by Lynn on April 21, 2011

in The Passionate Playgoer

At the Princess of Wales Theatre. Directed, costumes and mask and puppet designs by Julie Taymor. Music and lyrics by Elton John and Tim Rice. Additional music and lyrics by Lebo M, Mark Mancina, Jay Rifkin, Julie Taymor, Hans Zimmer. Book by Roger Allers and Irene Mecchi. Set by Richard Hudson. Lighting by Donald Holder. Choreography by Garth Fagan. Starring: Dusan Brown, Nick Cardileone, J. Anthony Crane, Tony Freeman, Brenda Mhlongo, Dionne Randolph, Ben Rosebury,

Presented by Disney.

This Disney musical is of course based on the Disney animated film about a young lion cub named Simba who learns the hard way how to be king of his kingdom. First he has to deal with the death of his father Mufasa because he is convinced he is responsible. Then there is Simba’s power hungry, evil uncle Scar—a name that says it all. Not to mention a pack of hideous hyenas that keep on rearing their ugly heads. Simba runs away but eventually must face his demons and fight for what is rightfully his.

The Lion King is theatrically dazzling thanks to director Julie Taymor’s vivid imagery, her evocative mask and puppet designs along with Michael Curry, and her creative costumes. All this is years before she seems to ‘have lost it’ with the troubled Broadway musical, Spider-Man, Turn off the Dark.You have to think long and hard to remember a more thrilling first scene than the one in The Lion King, of the entrance of various graceful jungle animals, depicted by the most evocative puppets and costumes. That and the combination of Elton John’s music make that vision and so many more in this show just irresistible.

As befitting a show based on an animated film, the acting generally is overblown and cartoonish. Mufasa is played by a deep-voiced Dionne Randolph with his hands on his hips and his strong stance. He is every inch a senior king and a good tutor to his young son Simba. As the dastardly Scar, J. Anthony Crane slinks and scowls around the stage. All he needs is a moustache to twirl for the final evil touch. The hyenas are hilarious. But the best of the lot is the young actor who plays young Simba— Jerome Stephens Jr. He is energetic, charismatic and commanding. I want to see that kid in 10 years.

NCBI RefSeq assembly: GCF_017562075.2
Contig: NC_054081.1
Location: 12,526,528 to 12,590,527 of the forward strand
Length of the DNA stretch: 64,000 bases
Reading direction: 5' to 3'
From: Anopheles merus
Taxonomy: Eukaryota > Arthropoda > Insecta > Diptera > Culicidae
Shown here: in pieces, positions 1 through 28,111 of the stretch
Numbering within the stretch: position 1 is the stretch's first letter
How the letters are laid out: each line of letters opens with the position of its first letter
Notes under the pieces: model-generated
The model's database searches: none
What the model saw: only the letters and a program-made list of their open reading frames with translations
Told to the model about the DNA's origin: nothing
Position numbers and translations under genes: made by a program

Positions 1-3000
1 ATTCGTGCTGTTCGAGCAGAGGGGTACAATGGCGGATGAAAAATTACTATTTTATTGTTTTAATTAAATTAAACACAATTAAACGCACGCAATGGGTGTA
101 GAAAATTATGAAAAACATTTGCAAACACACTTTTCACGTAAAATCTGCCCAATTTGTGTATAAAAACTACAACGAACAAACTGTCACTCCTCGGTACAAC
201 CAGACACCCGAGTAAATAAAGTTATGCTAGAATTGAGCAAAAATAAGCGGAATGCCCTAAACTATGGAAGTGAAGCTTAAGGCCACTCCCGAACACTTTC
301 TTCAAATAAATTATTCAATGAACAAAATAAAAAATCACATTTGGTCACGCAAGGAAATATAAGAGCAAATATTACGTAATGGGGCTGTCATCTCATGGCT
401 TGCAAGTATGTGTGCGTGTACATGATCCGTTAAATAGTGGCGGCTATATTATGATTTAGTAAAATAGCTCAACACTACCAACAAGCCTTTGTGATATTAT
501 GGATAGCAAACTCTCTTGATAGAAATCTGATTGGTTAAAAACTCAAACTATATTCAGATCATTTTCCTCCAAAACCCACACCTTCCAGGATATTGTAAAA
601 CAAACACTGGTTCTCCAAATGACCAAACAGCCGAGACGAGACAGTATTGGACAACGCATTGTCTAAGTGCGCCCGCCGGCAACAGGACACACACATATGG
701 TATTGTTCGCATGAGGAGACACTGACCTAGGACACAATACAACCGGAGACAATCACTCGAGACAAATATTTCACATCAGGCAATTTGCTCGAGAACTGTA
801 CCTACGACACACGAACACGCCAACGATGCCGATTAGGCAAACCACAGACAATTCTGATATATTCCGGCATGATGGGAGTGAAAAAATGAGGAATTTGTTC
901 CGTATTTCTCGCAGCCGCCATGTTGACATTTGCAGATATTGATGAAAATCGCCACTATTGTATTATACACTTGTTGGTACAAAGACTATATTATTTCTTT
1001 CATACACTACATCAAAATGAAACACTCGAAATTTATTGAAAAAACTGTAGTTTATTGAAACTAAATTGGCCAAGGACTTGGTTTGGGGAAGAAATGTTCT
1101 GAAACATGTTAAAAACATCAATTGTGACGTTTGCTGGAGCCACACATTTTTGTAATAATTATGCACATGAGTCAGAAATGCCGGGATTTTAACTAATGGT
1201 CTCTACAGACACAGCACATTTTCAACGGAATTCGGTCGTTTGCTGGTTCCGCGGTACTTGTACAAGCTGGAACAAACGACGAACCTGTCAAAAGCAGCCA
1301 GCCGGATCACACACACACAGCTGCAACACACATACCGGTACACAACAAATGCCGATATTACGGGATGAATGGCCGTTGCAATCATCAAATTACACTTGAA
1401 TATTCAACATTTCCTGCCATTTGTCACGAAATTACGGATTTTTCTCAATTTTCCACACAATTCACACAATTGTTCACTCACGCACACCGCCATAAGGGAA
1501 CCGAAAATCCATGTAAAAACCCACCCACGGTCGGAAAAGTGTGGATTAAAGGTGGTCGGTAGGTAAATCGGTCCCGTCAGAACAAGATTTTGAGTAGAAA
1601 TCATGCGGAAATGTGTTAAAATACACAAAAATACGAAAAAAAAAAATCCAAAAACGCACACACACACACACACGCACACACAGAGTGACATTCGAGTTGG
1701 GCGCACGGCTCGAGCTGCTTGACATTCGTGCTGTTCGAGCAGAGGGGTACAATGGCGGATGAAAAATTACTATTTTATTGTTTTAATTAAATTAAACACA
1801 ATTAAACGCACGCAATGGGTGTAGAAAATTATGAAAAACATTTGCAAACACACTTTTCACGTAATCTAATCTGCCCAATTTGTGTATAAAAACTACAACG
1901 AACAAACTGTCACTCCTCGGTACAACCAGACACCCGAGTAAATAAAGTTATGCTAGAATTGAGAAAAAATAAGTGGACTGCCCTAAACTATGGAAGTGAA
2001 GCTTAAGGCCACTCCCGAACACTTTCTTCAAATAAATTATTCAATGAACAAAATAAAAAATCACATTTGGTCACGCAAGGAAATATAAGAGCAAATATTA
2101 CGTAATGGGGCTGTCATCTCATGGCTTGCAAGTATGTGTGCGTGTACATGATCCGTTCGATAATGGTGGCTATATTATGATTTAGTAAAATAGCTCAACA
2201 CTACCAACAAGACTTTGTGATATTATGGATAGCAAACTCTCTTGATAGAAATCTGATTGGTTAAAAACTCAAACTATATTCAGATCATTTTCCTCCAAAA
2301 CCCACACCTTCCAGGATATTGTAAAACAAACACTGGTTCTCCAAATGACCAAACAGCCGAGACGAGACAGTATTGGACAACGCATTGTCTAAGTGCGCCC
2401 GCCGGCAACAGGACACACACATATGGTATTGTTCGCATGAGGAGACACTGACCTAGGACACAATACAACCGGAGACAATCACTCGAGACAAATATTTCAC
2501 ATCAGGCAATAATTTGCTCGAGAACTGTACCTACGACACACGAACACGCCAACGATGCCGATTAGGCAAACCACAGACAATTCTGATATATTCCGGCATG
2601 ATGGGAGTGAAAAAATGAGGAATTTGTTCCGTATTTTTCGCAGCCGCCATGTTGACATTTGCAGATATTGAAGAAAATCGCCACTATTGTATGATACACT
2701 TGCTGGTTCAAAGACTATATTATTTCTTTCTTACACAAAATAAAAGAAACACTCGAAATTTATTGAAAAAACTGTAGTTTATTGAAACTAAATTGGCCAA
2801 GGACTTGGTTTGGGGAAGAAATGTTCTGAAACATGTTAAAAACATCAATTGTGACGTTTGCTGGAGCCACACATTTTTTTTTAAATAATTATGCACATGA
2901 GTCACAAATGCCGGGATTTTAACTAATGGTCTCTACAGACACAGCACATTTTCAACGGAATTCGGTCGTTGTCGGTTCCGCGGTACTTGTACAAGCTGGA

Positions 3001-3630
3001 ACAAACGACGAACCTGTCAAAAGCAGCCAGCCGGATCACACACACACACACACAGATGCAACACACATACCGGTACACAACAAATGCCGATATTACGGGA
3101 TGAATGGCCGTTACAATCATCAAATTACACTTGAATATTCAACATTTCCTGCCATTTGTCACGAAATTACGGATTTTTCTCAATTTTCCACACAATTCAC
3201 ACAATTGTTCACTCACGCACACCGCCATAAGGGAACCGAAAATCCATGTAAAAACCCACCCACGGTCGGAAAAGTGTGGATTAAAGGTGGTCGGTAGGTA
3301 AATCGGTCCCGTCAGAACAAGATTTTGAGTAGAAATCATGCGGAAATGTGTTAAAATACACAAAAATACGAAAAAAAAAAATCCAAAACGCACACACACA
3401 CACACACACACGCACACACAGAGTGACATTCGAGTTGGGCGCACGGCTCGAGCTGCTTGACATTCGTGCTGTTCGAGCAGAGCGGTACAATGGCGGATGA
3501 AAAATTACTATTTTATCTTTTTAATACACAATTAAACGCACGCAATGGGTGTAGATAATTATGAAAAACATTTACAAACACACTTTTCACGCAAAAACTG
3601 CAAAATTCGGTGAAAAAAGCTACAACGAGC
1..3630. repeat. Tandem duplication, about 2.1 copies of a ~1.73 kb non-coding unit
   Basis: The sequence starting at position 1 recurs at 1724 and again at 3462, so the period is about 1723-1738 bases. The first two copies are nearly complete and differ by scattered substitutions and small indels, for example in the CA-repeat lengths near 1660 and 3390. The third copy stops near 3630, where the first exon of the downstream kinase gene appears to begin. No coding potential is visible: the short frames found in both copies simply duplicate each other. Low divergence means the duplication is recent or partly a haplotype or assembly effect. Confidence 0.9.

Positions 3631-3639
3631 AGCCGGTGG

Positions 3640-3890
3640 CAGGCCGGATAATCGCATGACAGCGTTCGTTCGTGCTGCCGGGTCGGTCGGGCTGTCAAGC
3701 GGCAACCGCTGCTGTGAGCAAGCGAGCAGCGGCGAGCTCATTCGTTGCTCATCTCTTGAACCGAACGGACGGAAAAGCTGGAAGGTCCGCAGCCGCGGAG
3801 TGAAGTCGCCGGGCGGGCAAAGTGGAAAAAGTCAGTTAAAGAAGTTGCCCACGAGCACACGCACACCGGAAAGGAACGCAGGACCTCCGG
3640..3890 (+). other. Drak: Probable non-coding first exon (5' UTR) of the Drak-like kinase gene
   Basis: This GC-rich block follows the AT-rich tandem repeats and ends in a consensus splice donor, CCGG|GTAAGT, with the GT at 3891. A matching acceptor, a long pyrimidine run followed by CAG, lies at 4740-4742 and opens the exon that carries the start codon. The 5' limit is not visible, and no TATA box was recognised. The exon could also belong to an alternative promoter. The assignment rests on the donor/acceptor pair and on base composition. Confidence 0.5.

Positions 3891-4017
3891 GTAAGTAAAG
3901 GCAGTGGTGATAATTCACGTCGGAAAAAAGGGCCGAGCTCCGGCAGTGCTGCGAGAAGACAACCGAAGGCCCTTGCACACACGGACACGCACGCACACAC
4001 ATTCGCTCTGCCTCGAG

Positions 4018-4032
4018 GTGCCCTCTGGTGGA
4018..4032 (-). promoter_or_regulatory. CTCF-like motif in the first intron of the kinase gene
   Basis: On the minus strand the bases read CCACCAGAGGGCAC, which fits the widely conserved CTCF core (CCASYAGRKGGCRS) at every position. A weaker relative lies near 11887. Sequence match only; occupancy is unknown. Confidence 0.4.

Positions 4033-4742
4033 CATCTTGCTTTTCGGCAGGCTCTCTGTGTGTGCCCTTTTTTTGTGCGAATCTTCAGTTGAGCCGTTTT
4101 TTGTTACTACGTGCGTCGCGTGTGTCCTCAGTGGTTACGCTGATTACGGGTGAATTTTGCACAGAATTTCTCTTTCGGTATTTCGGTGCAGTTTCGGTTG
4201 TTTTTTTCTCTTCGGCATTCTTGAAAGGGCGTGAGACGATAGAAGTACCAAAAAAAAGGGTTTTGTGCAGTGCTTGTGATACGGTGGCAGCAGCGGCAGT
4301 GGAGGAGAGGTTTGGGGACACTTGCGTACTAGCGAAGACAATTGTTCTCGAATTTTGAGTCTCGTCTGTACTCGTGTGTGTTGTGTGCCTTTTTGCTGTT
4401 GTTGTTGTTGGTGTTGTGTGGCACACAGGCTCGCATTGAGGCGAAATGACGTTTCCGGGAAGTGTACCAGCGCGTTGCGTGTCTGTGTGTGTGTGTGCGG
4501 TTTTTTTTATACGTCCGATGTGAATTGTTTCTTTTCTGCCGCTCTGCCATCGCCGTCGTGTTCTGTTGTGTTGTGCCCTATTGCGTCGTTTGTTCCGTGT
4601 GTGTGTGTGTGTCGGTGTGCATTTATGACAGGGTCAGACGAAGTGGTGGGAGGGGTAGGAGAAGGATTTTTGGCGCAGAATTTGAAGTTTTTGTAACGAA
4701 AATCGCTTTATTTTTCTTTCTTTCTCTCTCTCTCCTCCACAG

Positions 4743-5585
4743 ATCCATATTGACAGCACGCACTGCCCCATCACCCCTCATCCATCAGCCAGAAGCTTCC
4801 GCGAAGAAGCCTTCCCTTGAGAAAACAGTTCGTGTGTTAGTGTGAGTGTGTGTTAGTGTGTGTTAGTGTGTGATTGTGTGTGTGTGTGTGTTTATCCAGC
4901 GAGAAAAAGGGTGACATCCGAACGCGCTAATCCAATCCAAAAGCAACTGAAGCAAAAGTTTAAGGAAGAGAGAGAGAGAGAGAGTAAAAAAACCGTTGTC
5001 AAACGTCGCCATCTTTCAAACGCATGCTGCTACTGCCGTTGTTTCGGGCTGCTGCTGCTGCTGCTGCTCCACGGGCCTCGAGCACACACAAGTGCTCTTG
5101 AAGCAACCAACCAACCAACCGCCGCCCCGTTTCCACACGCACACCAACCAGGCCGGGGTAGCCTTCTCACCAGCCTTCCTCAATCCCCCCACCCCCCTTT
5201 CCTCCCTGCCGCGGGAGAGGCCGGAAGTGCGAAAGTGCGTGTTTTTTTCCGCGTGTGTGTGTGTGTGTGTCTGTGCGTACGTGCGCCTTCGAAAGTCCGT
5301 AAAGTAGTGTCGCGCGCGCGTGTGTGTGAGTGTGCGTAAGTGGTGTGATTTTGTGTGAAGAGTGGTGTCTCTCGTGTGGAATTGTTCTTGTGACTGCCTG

The chorus work and individual singing is very strong, with Brenda Mhlongo as Rifiki
a powerhouse.

The aspects that delighted on first viewing of The Lion King still work here. But I couldn’t help think this production looks a bit cramped even on the large stage of the Princess of Wales Theatre; the stampede of the wildebeests is just a touch too quick and sloppy. The creation of that scene is still a marvel of invention but perhaps it’s a bit tired in execution in this touring production.

Still I envy anyone who is experiencing this show for the first time. It’s a terrific introduction for kids to the theatre. But make sure they are not too young. If you have to explain everything to a child’s endless questions during the show, the kid is too young. The only thing a kid learns here is that it’s ok to talk during the show—and it’s not ok. If the parent feels compelled to explain everything during the show, then the parent is too stupid. I had a combination of both in front of me at the opening this evening. Not pleasant. For age appropriate kids and their theatre loving parents, this show is a treat.

The Lion King plays at the Princess of Wales Theatre until June 12, 2011.

Leave a Comment

Respectful comments are accepted on this site as long as they are accompanied by a verifiable name and a verifiable e-mail address. Posts that are slanderous, libelous or personally derogatory will not be approved.